Military Embedded Systems

Expanding hardware security trust


January 07, 2020

As security threats continue to grow and undermine the trust in systems performing critical operations, the ability to detect and prevent changes to vital system components is necessary to maintain system integrity. In order to get ahead of these threats, organizations need to deploy hardware roots of trust to monitor and defend critical systems. Hardware roots of trust use encryption and digital-signature technology to ensure only legitimate changes are made to system components.

Leveraging these security capabilities starts with strong partnerships in the supply chain to monitor and detect counterfeit equipment before it deploys to the customer. At the factory, employees need to verify the hardware against the ordered equipment, check firmware versions against manufacturers’ digital fingerprints (checksums for the technical folks), and perform physical inspections to look for any suspicious alterations.

Customers benefit from working with manufacturers that have the expertise to not only take these critical early steps, but also know how to integrate the right combination of hardware and software into a system that takes advantage of the latest security features.

Rugged computer hardware manufacturer, Crystal Group, has established an ecosystem of trusted and respected partners to integrate an effective combination of hardware and software security from the beginning. They start by integrating Trusted Platform Modules (TPM 2.0) into all current systems by default to ensure the core component needed to utilize a hardware root of trust is in place. The TPM provides a physically dedicated encryption and key storage container. {Editor’s note: The author is a cyber consultant for Crystal Group.]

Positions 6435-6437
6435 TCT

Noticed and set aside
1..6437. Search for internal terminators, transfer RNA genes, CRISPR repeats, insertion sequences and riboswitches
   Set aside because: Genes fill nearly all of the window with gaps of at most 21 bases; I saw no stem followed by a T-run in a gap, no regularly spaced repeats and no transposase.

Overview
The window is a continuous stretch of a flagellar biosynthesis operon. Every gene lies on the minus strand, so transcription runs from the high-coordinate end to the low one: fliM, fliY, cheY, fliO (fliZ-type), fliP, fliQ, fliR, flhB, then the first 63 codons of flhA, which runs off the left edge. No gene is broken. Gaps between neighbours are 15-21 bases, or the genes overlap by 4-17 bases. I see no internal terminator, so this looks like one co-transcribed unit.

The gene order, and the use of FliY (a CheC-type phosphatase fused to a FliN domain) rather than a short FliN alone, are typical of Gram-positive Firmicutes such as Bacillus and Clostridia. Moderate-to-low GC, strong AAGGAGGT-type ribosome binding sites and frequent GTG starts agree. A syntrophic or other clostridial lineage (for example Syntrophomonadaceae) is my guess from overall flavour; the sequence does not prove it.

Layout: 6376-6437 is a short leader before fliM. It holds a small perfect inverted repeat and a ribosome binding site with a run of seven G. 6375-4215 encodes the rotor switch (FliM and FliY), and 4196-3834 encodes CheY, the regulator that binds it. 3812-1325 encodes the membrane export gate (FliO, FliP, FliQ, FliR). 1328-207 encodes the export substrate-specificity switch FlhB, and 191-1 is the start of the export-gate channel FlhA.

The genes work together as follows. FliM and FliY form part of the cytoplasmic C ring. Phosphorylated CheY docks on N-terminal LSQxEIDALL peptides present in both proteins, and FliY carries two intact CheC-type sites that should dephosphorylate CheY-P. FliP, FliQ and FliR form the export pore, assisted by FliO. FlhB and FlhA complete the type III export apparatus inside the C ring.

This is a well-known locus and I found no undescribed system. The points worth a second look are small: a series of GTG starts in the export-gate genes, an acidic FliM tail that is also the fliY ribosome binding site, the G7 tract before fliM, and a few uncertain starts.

Current generation Intel Xeon central processing units (CPUs) provide technology to create, monitor, and check the firmware and operating system for any insecure changes or alterations. Additional security features, such as Secure Boot, ensure the integrity of the operating system by preventing rootkits from altering the system before it starts. Intel’s CPUs provide additional separation of critical applications and virtual machines’ access to memory and CPU for greater protection, while also preventing attackers from gaining a foothold in the system.

Another layer of cyber defense comes company’s partnership with Seagate to provide MIL-STD-810F, accredited SAS solid state drives for use at the tactical edge. With TCG Enterprise encryption support, these drives enable full-disk encryption and instant secure erase functionality to deny unauthorized persons access to the data contained in the system.

As technology evolves, customers’ expectations for compatible hardware and software security features are becoming exponentially more prevalent. Integrating this compatibility from the onset enables greater reliability and data protection so rugged hardware can self-monitor for risks and alert operators of attempted threats and loss of integrity if it occurs, even when deployed in remote environments.